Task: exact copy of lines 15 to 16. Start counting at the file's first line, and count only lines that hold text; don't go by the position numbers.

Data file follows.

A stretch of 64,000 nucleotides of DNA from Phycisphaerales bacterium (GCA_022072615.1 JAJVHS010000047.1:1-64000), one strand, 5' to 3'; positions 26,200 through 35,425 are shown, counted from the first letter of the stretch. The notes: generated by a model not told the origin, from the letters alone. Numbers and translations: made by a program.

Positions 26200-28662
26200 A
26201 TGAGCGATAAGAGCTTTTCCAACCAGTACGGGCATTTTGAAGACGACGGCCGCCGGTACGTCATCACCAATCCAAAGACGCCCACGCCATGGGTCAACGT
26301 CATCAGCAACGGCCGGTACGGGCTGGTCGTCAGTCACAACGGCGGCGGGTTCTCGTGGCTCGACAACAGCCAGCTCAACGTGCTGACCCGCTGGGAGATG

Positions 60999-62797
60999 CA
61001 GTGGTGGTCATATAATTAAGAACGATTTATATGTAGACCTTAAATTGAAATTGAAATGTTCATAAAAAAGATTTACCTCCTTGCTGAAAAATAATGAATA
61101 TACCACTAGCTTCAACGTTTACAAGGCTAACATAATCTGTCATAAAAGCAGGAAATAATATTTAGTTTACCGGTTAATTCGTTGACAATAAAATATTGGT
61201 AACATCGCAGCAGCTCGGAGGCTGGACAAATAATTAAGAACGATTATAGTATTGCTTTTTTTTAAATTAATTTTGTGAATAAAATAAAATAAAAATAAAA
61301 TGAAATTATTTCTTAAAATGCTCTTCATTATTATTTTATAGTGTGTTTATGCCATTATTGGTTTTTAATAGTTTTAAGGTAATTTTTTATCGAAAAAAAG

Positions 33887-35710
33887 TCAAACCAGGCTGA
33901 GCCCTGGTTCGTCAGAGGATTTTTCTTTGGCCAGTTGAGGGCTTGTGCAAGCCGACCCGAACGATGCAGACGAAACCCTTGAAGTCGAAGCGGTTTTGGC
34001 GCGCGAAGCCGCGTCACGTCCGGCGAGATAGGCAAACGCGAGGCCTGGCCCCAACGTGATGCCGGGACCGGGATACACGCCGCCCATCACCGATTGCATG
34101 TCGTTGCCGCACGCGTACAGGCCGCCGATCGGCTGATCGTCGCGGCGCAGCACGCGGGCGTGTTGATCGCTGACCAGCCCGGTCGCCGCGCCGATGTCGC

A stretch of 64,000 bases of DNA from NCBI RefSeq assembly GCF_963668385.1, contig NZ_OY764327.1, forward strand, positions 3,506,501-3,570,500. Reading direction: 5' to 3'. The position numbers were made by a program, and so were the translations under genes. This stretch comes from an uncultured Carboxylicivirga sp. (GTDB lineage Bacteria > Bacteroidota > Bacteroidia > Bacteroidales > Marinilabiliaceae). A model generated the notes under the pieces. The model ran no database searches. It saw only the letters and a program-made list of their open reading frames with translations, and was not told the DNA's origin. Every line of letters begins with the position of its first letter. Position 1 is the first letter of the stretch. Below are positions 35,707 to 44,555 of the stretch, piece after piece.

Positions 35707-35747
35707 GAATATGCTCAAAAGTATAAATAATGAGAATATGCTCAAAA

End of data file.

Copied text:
34001 GCGCGAAGCCGCGTCACGTCCGGCGAGATAGGCAAACGCGAGGCCTGGCCCCAACGTGATGCCGGGACCGGGATACACGCCGCCCATCACCGATTGCATG
34101 TCGTTGCCGCACGCGTACAGGCCGCCGATCGGCTGATCGTCGCGGCGCAGCACGCGGGCGTGTTGATCGCTGACCAGCCCGGTCGCCGCGCCGATGTCGC